Title: My story
Author: Elizabeth Smart
Review: Elizabeth’s story is well known by many, including myself. In fact, she was taken from her home just two days before my wedding in 2002. I lived about 30 minutes from where she was taken and it really resonated with me. I was fascinated to read her memoirs of the ordeal she lived through, but at the same time a little wary of what I may find in those pages. After all, how many people like to read true stories about little girls being taken from their home to be raped, beaten, and treated like a slave?
I actually ended up listening to the book on CD so I could do other things while I listened to the book. That was my first mistake. I was shocked that Elizabeth herself did the reading. While I find it admirable that she had the nerve to do it, her reading skills are severely lacking. She wasn't animated enough, she didn't sound angry, frustrated, sad, or anything at all! I found her performance a bit flat for most of the book. Obviously she understands the book/situation better than anyone else can, but her lack of emotion was a huge detriment to the reading.
I did find the book itself to be interesting enough. I felt like I knew a lot about her story from interviews on TV and from my following her story in the media. There wasn’t a ton of additional information to be had, but she did squeeze in a thing or two. There was no insight, no detailed telling of her rape and torture. It was just left at that. Rape and torture. She stated many times “I can’t even describe the torture” or I can’t describe the terror.” Well, my sweet girl, if it is indescribable why are you writing this book? That may seem a bit harsh on my part, but those of us nosy enough to want to read about her ordeal, want to know the details. No matter how gruesome.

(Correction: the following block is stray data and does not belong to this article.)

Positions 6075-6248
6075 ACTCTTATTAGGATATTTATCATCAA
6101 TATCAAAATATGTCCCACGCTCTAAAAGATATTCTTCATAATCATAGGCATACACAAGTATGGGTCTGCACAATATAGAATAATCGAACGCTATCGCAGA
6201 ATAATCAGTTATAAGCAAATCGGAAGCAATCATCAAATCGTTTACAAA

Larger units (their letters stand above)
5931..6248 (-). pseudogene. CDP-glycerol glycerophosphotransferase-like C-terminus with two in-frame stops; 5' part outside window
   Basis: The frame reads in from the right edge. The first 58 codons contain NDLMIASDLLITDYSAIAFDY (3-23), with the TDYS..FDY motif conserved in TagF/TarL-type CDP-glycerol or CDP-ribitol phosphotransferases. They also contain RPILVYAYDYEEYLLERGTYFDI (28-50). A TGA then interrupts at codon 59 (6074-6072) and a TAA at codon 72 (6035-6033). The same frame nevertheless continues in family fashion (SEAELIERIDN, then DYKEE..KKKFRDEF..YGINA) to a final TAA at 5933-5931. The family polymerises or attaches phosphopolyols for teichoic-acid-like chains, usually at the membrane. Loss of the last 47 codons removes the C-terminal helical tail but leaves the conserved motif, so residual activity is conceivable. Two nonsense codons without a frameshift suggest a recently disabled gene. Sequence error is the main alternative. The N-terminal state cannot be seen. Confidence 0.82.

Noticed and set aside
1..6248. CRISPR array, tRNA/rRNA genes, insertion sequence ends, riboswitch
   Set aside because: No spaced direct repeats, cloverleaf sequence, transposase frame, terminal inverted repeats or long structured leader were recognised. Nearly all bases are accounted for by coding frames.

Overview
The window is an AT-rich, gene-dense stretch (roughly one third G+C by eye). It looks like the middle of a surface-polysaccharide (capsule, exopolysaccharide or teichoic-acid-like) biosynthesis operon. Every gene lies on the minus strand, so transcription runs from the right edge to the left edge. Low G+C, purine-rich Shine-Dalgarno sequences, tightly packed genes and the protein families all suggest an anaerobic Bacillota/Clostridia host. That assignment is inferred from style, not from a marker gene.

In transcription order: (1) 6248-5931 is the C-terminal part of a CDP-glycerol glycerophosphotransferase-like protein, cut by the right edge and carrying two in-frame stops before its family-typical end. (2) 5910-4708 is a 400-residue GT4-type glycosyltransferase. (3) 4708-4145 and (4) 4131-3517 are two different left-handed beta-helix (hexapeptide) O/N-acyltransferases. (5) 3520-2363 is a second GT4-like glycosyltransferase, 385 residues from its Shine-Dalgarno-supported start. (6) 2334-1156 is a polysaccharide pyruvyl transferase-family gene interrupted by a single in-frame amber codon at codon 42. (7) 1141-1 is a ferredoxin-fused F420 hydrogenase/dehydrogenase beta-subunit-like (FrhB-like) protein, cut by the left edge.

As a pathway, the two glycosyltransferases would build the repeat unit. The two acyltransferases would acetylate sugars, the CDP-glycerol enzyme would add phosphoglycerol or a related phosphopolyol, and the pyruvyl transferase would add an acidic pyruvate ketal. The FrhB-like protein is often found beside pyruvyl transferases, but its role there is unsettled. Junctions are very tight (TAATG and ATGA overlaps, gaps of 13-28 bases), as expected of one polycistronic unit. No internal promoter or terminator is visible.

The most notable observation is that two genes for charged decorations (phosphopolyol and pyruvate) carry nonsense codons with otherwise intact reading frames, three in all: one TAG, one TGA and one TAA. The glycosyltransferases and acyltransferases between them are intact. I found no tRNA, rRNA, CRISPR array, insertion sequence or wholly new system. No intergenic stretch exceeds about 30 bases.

The one thing that really sets this book apart, the thing that actually makes it worth reading, was her “miracles.” I absolutely couldn’t get enough of the “tender mercies” that she felt the Lord had sent her way. From feeling like her dead Grandfather was watching over her the whole time, to her dying of thirst only to find a glass of cold water appear in the middle of the night. I mean, those are fantastic superfluities to the awful hell she went through. The fact that her faith in God never wavered is admirable to say the least. Who knows what any one of us would think of God after or even during something like that. She is a strong girl. She is a smart girl, (no pun intended). I like how she handled herself and stuck to her guns during the course of this situation that was thrust upon her. I admire her in that way. It was fun to read about the good that came out of this kidnapping and return. The best part was the reunion with her family. I bawled through the whole ending! The story really has resonated with me. If you read it, don’t expect much from the poor writing or the lack of detail. Enjoy the good, enjoy the testimony of God that she shares with the world. Enjoy the love of her family that helped keep her faith certain. That makes it a worthwhile read.
Thanks to Heather for this review.
Publisher: 2013 St Martins Press
Quick Review: 3 out of 5 stars
Where I got the book: local library
Synopsis: For the first time, ten years after her abduction from her Salt Lake City bedroom, Elizabeth Smart reveals how she survived and the secret to forging a new life in the wake of a brutal crime.
On June 5, 2002, fourteen-year-old Elizabeth Smart, the daughter of a close-knit Mormon family, was taken from her home in the middle of the night by religious fanatic, Brian David Mitchell and his wife, Wanda Barzee. She was kept chained, dressed in disguise, repeatedly raped, and told she and her family would be killed if she tried to escape. After her rescue on March 12, 2003, she rejoined her family and worked to pick up the pieces of her life.
Now for the first time, in her memoir, MY STORY, she tells of the constant fear she endured every hour, her courageous determination to maintain hope, and how she devised a plan to manipulate her captors and convinced them to return to Utah, where she was rescued minutes after arriving. Smart explains how her faith helped her stay sane in the midst of a nightmare and how she found the strength to confront her captors at their trial and see that justice was served.
In the nine years after her rescue, Smart transformed from victim to advocate, traveling the country and working to educate, inspire and foster change. She has created a foundation to help prevent crimes against children and is a frequent public speaker. In 2012, she married Matthew Gilmour, whom she met doing mission work in Paris for her church, in a fairy tale wedding that made the cover of People magazine.